• Children's Center

    Infectious Diseases A-Z: Time to get your flu shot

a person getting vaccinated by a healthcare person giving a flu shotIt's time to pull up your sleeve and get your flu shot. "The best thing you can do to prevent flu infection is to get vaccinated," says Dr. Nipunie Rajapakse, a pediatric infectious diseases specialist at Mayo Clinic. The Centers for Disease Control and Prevention (CDC) recommends everyone 6 months and older receive their flu vaccine by the end of October – before heavy flu activity. In the U.S., the flu season peaks anywhere from November through March. It takes approximately two weeks for the vaccine to become effective.

Watch: Dr. Nipunie Rajapakse recommends flu shot.

Journalists: Broadcast-quality sound bites with Dr. Rajapakse are in the downloads at the end of the post. Please ‘Courtesy: Mayo Clinic News Network.’

Dr. Rajapakse also says it's important to practice excellent hand-washing. "As simple as it sounds, it’s really one of the most effective ways that we can prevent infection and transmission of infections. It is really important to wash your hands frequently, especially during cold and flu season."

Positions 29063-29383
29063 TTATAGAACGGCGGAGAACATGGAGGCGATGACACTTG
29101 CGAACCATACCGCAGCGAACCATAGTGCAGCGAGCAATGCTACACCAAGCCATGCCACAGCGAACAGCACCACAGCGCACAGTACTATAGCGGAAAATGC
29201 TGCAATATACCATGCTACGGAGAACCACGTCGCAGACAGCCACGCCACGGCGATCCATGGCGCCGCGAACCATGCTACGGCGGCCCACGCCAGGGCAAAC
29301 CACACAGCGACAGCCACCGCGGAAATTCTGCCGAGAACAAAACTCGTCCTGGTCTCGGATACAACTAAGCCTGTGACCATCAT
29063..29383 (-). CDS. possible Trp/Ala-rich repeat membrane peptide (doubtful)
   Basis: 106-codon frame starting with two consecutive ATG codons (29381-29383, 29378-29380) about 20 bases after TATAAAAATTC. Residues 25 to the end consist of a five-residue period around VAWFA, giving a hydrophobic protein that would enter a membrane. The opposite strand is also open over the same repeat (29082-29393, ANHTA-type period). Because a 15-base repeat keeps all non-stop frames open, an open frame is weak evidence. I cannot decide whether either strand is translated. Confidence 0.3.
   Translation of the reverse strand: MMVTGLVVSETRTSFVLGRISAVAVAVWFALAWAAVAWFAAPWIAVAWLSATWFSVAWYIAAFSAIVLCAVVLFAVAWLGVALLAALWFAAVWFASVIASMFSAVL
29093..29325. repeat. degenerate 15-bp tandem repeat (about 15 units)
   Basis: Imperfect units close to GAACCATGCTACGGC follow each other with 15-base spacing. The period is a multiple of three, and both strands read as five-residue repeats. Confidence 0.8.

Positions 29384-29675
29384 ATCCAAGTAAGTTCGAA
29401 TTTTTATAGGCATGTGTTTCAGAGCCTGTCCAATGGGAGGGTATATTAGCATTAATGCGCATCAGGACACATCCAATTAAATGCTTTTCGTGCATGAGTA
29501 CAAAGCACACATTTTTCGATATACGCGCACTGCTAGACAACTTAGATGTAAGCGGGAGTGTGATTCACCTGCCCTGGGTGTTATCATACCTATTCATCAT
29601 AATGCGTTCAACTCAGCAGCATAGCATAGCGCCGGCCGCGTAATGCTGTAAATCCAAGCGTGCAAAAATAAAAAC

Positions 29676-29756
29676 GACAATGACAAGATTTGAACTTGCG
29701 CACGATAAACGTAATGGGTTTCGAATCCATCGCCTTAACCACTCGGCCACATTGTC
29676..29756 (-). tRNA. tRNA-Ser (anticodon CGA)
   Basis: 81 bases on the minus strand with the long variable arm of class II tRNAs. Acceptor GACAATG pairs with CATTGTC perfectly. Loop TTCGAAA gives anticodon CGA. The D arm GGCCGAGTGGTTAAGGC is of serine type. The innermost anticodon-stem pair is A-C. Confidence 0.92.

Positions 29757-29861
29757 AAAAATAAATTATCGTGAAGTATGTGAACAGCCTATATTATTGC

For most people, flu symptoms will resolve on their own. But young children, older adults, and people with compromised immune systems or underlying heart, or lung disease are at a higher risks of complications. These people should talk to their health care provider about whether they would benefit from antiviral treatment with oseltamivir (Tamiflu) if they get sick with the flu. Pneumonia is one of the most serious complications.

The flu is a highly contagious. "We would recommend anyone that thinks they might have the flu to not go into school and work to avoid infecting other people around them," says Dr. Rajapakse.

"Every year, there are people who were previously completely healthy that die from influenza so it is important to do everything you can to protect yourself and your family," says Dr. Rajapakse. The CDC says the 2017 – 2018 flu season was particularly severe with a 180 pediatric deaths reported as of August 25, 2018. The predominate strain of last season's flu virus was A(H3N2).